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A Sunday Night We’d All Like to Forget

The Cardinals played the Seahawks. Nobody won.

Getty Images
Getty Images

Sometime this summer, Carrie Underwood went into a studio and, at NBC’s behest, sang about how Sunday Night Football is the best thing in the world. ♫ Ohhhhhhhh Sunday Niiiiiiight ♫, she belted, gleeful about what are ostensibly the greatest games in America’s greatest sport.

Sunday night, Underwood’s voice haunted one of the worst NFL games ever. The Seahawks and Cardinals tied, 6–6, in overtime, in a prolonged exhibition of failure that neither team deserved to win. In NFL history, no two teams have ever played 75 minutes of football and combined for so few points.

♫ Ohhhhhhhh Sunday Niiiiiiight ♫, Underwood repeated, over and over again. As the game wore on, her “ohhhhhhhhh” sounded less like the peal of excitement it was intended to be, and more like the groan of somebody realizing they were slowly dying.

Both teams had a chance to win in overtime. The Cardinals had a game-winning field goal attempt from just 24 yards out. Their kicker, Chandler Catanzaro, had never missed a field goal from under 30 yards.

He doinked it:

With three minutes left, the Seahawks could win with a score, but they went all of regulation without a drive of more than 15 yards. How could they possibly put offense together at that point?

But, miracle of miracles, they drove 70 yards. After facing surefire defeat, they put the ball in field goal range, giving Steven Hauschka — the third-most-accurate kicker in NFL history — a chance to win with a 28-yarder, right from the middle of the field.

He shanked it:

♫ Ohhhhhhhh Sunday Niiiiiiight ♫, I hear Carrie wailing. I feel as if she is in pain, but I know I can do nothing to help her.

This was about as unproductive of a game as you can get. It was only the third time in NFL history that teams had gone to overtime with a score of 3–3 or worse. One of those two was played by replacement players during the 1987 NFL strike.

It was only the fifth time in NFL history that a game ended as a tie with two teams failing to score a touchdown. The previous four took place in 1972 or earlier, before the league instituted overtime in 1974.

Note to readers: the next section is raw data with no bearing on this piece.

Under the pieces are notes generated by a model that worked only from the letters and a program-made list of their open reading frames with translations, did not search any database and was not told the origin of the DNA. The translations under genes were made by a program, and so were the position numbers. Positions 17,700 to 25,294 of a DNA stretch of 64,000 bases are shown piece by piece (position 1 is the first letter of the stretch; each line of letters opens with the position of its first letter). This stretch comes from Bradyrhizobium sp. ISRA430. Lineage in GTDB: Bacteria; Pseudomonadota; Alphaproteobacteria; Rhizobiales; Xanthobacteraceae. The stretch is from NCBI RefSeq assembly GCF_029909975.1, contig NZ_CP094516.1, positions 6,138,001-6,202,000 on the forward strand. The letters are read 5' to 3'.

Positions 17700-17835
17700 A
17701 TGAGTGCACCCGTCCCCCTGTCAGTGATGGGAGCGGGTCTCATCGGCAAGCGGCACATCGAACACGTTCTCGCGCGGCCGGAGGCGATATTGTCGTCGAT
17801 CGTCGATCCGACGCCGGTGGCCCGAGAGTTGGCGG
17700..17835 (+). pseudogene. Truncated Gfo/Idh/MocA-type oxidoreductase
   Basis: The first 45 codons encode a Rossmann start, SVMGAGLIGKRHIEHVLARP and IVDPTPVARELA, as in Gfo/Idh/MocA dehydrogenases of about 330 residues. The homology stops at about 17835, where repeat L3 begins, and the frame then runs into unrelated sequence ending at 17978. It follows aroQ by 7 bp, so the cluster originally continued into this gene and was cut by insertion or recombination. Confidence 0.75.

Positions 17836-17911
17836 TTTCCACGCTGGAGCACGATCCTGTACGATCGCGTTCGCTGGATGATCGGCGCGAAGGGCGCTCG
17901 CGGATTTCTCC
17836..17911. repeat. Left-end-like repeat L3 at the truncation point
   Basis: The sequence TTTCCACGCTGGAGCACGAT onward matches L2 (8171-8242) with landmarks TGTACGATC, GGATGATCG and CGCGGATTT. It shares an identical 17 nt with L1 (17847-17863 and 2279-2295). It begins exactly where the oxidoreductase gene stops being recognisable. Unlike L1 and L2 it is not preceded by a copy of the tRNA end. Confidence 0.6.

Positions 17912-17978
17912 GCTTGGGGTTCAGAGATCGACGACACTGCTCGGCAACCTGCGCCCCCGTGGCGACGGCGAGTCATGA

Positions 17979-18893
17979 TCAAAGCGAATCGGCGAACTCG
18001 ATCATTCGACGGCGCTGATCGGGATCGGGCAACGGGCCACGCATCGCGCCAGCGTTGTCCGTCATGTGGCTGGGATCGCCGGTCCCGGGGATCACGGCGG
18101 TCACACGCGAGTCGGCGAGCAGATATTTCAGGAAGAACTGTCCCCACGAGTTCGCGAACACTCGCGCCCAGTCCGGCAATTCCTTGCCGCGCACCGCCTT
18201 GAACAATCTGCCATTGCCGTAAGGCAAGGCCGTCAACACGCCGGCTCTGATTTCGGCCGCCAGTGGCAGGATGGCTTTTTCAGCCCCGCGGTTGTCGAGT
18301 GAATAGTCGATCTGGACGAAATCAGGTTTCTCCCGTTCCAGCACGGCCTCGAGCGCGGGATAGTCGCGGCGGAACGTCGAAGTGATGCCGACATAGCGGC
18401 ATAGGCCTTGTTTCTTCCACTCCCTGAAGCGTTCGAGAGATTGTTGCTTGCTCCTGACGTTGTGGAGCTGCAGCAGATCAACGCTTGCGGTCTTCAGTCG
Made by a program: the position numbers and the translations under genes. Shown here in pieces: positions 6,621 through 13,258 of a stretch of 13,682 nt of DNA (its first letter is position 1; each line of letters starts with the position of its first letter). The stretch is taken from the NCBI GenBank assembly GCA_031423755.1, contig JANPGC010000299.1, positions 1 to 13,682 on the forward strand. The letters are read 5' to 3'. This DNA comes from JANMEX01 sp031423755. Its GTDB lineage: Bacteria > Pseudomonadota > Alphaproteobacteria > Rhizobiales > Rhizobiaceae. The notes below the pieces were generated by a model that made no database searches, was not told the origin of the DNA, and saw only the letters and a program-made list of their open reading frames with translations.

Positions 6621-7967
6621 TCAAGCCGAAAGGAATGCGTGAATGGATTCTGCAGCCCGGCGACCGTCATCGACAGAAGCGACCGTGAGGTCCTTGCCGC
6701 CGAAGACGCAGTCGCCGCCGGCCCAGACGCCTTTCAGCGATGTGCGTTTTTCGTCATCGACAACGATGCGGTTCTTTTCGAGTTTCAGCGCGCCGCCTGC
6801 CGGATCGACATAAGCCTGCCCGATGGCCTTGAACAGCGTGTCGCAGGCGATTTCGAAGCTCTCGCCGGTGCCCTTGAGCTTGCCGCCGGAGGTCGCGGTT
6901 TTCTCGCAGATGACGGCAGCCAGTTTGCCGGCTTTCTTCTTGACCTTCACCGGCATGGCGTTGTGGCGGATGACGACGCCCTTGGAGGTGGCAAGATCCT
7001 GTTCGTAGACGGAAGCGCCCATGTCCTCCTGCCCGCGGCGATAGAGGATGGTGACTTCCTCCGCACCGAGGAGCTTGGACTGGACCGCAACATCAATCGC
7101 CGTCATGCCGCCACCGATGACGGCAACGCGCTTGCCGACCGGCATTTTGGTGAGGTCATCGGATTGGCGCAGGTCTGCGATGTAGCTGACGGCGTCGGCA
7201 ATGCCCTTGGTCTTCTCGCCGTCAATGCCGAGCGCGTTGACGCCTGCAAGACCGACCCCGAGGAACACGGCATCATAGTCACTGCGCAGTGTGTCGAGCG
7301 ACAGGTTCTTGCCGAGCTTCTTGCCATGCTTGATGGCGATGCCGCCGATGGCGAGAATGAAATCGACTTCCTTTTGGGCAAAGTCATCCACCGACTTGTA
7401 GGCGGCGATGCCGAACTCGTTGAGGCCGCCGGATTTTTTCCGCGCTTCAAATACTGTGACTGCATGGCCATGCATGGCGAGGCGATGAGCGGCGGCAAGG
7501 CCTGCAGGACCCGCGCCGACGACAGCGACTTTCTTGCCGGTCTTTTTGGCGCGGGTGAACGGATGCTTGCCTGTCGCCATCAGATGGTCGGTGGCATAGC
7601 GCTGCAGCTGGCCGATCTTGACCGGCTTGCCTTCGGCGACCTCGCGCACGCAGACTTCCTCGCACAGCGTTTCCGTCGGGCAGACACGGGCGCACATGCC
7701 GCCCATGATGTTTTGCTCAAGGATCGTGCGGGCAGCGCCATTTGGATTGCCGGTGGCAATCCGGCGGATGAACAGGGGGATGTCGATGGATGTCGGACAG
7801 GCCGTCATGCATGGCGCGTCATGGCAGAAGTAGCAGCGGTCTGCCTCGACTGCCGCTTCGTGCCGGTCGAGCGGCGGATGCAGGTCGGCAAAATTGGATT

I know, points are not the only indicator of a good football game. Excellent defensive football can be FASCINATING, as 11 incredible athletes somehow sniff out every move their opponent can potentially make. And both teams played excellent defense.

But there was so much crap here that the good defense couldn’t quite wash it away. The Seahawks had 130 yards of offense in regulation and 90 yards in penalties. They essentially went nowhere all game, and literally went nowhere on their only scoring drive of regulation: They got great field position off of a blocked punt, went zero yards, and kicked a field goal.

The Cardinals didn’t shoot themselves in the feet so much as they pointed bazookas downward and fired away. We’ve already mentioned the Catanzaro doink and the blocked punt. But there was a blocked Catanzaro kick in the first half. And there was a fourth-and-inches situation from the 19-yard line in the third quarter in which Bruce Arians went for it and failed — a decision I’d normally endorse, but maybe not in a game where any points could have won the game.

♫ Ohhhhhhhh Sunday Niiiiiiight ♫, Carrie calls. Was it a warning?

I can see why the NFL and NBC thought this was a good idea. The Seahawks and Cardinals have been two of the NFL’s best teams, recent winners of a division that’s been perhaps the most competitive in the NFL over the past five seasons. They’re filled with personalities we care about: Russell Wilson is in commercials, and Richard Sherman and Patrick Peterson will make any contest seem like a rivalry game.

But oh boy, it was not a good idea. The NFL’s prime-time games this year have been a cavalcade of boredom, bad games between bad teams inspiring all but diehards (and, um, paid sportswriters) to tune out. Sunday night was the winning float in this gloomy parade, a game of such resoundingly low quality that everybody involved had to feel bad about it.

Carrie signed up for something good. She was permanently linking her voice with the marquee matchups in America’s most popular and beloved sport.

But when I hear her call — ♫ Ohhhhhhhh Sunday Niiiiiiight ♫ — I will remember this night. I don’t want to relive the things I saw, but I know it would be more dangerous to forget.

An earlier version of this piece included an inaccurate tweet about the Seahawks defense spending the most time on the field in NFL history; it was ninth most.